Benchmark hydrogeophysical data from a physical seismic model

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Theoretical fluid flow models are used regularly to predict and analyze porous media flow but require verification against natural systems. Seismic monitoring in a controlled laboratory setting at a nominal scale of 1:1000 in the acoustic frequency range can help improve fluid flow models as well as elasto-granular models for uncompacted saturated-unsaturated soils. A mid-scale sand tank allows for many highly repeatable, yet flexible, experimental configurations with different material compositions and pump rates while still capturing phenomena such as patchy saturation, flow fingering, or layering.The tank (~6×9×0.44. m) contains a heterogeneous sand pack (1.52-1.7. phi). In a set of eight benchmark experiments the water table is raised inside the sand body at increments of ~0.05. m. Seismic events (vertical component) are recorded by a pseudowalkaway 64-channel accelerometer array (20. Hz-20. kHz), at 78. kS/s, in 100- scan stacks so as to optimize signal-to-noise ratio. Three screened well sites monitor water depth (+/-3. mm) inside the sand body. Seismic data sets in SEG Y format are publicly downloadable from the internet (http://github.com/cageo/Lorenzo-2012), in order to allow comparisons of different seismic and fluid flow analyses.The capillary fringe does not appear to completely saturate, as expected, because the interpreted compressional-wave velocity values remain so low (<210. m/s). Even at the highest water levels there is no large seismic impedance contrast across the top of the water table to generate a clear reflector.Preliminary results indicate an immediate need for several additional experiments whose data sets will be added to the online database. Future benchmark data sets will grow with a control data set to show conditions in the sand body before water levels rise, and a surface 3D data set. In later experiments, buried sensors will help reduce seismic attenuation effects and in-situ saturation sensors will provide calibration values. © 2012 Elsevier Ltd.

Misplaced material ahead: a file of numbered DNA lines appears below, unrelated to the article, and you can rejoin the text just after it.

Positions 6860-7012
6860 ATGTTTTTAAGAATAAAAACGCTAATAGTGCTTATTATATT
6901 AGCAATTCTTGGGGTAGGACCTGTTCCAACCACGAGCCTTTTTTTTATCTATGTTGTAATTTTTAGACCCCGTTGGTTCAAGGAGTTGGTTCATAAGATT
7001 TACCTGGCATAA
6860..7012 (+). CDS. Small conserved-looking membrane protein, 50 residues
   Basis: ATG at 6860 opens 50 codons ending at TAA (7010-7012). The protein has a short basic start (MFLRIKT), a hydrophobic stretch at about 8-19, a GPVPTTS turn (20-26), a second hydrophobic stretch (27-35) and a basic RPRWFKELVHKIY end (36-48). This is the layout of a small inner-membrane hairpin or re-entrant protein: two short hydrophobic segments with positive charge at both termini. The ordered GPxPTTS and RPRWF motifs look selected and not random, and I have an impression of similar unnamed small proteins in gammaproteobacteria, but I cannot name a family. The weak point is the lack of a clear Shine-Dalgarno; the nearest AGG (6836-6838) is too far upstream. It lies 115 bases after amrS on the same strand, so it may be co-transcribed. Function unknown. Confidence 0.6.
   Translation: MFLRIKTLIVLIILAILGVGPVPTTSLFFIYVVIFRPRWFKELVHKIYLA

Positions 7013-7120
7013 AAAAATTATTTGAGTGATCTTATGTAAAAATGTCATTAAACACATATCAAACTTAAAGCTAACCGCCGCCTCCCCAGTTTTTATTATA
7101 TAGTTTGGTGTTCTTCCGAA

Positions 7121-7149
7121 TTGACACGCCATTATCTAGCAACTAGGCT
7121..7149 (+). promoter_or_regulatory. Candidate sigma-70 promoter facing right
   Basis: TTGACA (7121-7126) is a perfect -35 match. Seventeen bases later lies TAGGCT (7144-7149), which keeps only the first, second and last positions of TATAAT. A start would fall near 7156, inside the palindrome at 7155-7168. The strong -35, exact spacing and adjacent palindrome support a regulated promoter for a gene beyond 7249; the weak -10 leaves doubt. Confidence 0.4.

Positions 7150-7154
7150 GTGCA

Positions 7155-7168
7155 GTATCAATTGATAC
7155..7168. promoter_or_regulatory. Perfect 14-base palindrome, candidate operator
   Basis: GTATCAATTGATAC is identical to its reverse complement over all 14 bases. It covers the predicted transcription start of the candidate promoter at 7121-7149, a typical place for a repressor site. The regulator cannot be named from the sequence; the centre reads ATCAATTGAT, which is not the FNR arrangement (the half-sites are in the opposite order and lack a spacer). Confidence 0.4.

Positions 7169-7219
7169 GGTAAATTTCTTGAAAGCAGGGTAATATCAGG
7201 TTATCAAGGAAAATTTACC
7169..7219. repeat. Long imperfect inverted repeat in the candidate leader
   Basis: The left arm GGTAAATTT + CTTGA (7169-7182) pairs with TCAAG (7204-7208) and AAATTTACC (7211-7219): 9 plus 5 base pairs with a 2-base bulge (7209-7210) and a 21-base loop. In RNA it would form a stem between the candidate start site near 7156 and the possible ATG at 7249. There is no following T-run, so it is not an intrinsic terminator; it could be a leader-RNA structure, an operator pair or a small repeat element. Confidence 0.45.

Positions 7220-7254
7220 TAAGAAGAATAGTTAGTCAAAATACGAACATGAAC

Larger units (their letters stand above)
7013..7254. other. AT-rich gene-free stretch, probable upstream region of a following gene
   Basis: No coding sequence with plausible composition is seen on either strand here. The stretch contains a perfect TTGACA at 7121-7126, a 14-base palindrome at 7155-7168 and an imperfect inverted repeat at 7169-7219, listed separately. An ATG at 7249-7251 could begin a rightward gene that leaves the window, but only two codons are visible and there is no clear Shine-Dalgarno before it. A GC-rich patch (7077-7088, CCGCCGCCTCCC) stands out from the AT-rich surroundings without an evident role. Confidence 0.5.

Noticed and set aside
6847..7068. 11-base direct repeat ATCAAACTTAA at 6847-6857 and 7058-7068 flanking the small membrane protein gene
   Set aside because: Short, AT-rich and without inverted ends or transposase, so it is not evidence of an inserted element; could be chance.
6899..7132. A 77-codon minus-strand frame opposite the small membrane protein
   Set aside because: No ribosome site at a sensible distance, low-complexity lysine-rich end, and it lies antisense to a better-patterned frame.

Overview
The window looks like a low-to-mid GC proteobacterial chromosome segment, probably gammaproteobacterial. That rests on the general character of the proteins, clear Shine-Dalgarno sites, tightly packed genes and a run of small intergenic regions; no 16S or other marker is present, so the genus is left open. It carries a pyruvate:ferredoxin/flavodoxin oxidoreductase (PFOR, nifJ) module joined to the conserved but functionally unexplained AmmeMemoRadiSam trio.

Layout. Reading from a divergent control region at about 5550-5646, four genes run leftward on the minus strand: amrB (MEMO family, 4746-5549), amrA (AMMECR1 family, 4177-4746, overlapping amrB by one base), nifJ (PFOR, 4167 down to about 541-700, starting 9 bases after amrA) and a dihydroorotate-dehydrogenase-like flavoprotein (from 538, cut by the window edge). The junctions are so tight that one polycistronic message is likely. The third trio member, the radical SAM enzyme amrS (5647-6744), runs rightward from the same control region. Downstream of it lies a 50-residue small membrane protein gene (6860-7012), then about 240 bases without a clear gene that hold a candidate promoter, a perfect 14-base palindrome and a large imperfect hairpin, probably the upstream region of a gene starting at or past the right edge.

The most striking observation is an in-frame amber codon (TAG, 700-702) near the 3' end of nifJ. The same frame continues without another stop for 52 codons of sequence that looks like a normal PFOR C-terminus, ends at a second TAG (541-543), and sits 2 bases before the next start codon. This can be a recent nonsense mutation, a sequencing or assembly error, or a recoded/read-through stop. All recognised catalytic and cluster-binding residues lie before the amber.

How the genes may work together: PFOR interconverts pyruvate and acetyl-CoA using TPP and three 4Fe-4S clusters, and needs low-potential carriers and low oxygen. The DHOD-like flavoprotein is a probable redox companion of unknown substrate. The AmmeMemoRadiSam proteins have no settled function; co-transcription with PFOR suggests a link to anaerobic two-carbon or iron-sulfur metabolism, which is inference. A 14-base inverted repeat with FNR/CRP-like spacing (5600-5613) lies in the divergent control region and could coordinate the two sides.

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Computers and Geosciences

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